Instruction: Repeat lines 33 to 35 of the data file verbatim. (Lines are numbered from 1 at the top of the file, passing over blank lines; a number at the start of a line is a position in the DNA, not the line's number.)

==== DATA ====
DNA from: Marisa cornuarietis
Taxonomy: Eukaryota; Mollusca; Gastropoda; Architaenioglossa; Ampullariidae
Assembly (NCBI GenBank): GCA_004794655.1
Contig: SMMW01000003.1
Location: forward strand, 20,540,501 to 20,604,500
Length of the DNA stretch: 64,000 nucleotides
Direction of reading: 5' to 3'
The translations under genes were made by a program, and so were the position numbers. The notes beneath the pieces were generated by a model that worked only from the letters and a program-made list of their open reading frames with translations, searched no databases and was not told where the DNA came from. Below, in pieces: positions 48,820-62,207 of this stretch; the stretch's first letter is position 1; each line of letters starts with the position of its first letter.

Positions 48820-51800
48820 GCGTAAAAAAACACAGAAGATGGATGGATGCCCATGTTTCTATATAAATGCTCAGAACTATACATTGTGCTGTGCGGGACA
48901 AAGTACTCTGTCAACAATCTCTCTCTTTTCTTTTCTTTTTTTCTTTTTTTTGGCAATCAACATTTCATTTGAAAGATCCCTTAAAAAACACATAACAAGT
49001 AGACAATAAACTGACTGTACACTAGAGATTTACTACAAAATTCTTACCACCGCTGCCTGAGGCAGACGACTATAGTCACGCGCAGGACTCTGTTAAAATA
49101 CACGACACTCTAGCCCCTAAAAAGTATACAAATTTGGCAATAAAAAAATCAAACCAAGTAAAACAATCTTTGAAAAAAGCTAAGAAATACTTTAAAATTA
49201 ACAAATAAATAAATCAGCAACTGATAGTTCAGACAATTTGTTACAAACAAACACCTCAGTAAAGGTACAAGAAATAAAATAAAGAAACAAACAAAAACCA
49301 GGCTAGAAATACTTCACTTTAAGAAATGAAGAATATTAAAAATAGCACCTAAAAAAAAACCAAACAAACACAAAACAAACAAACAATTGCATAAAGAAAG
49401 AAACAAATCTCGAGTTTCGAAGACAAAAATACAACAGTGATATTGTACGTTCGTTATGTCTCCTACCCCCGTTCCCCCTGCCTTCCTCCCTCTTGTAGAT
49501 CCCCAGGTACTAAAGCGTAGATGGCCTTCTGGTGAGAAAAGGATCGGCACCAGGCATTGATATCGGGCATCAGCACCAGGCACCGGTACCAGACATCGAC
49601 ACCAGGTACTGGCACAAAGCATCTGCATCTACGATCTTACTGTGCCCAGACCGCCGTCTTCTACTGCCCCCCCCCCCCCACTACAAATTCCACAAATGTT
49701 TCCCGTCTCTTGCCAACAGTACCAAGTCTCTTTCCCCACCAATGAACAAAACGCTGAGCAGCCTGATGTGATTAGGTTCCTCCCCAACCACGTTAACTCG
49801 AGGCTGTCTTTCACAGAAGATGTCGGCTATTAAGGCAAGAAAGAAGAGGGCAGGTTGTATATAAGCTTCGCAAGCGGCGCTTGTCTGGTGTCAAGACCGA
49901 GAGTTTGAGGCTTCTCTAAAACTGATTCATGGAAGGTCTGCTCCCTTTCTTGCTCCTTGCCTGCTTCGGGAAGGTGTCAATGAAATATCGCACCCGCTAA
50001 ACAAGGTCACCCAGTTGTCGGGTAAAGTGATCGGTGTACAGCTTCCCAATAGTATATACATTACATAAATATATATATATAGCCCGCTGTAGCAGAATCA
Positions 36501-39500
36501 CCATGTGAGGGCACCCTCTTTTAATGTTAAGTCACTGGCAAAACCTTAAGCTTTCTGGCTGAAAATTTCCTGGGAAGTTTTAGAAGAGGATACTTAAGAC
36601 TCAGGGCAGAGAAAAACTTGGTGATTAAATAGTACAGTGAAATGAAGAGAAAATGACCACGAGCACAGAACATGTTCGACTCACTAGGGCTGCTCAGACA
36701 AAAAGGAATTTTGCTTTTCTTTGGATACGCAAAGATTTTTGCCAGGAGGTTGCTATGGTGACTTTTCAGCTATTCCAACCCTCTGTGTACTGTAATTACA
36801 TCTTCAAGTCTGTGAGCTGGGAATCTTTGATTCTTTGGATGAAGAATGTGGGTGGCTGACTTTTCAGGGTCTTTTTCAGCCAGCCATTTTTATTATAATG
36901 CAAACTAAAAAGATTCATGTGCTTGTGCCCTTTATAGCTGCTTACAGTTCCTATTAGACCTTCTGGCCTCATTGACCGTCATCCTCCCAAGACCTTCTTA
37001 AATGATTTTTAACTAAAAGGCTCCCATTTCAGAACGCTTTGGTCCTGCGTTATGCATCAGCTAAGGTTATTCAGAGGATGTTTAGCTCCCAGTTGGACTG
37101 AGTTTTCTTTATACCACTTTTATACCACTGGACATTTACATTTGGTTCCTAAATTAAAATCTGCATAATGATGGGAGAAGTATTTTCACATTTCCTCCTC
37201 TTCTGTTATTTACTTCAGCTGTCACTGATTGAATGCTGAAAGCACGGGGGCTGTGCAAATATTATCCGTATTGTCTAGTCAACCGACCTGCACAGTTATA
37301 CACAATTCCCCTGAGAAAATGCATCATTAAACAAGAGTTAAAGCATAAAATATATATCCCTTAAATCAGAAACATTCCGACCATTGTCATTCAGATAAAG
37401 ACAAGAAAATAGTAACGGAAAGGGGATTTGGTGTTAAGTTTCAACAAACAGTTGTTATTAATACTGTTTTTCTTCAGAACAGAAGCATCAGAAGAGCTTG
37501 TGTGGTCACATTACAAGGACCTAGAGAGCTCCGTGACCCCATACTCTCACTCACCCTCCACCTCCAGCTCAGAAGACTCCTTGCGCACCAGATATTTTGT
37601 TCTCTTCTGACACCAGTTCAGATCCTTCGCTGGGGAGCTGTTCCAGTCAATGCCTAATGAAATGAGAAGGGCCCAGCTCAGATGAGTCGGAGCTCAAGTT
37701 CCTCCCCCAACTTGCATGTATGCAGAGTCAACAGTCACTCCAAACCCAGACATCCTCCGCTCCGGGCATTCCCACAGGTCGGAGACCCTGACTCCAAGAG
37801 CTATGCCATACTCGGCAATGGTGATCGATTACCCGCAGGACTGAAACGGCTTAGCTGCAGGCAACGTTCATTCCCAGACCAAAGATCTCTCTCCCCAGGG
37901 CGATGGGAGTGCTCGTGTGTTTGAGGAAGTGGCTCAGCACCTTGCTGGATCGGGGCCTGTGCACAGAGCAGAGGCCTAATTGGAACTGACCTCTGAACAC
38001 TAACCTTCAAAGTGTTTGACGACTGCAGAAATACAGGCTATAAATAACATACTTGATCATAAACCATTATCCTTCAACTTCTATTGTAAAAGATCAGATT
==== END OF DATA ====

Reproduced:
37401 ACAAGAAAATAGTAACGGAAAGGGGATTTGGTGTTAAGTTTCAACAAACAGTTGTTATTAATACTGTTTTTCTTCAGAACAGAAGCATCAGAAGAGCTTG
37501 TGTGGTCACATTACAAGGACCTAGAGAGCTCCGTGACCCCATACTCTCACTCACCCTCCACCTCCAGCTCAGAAGACTCCTTGCGCACCAGATATTTTGT
37601 TCTCTTCTGACACCAGTTCAGATCCTTCGCTGGGGAGCTGTTCCAGTCAATGCCTAATGAAATGAGAAGGGCCCAGCTCAGATGAGTCGGAGCTCAAGTT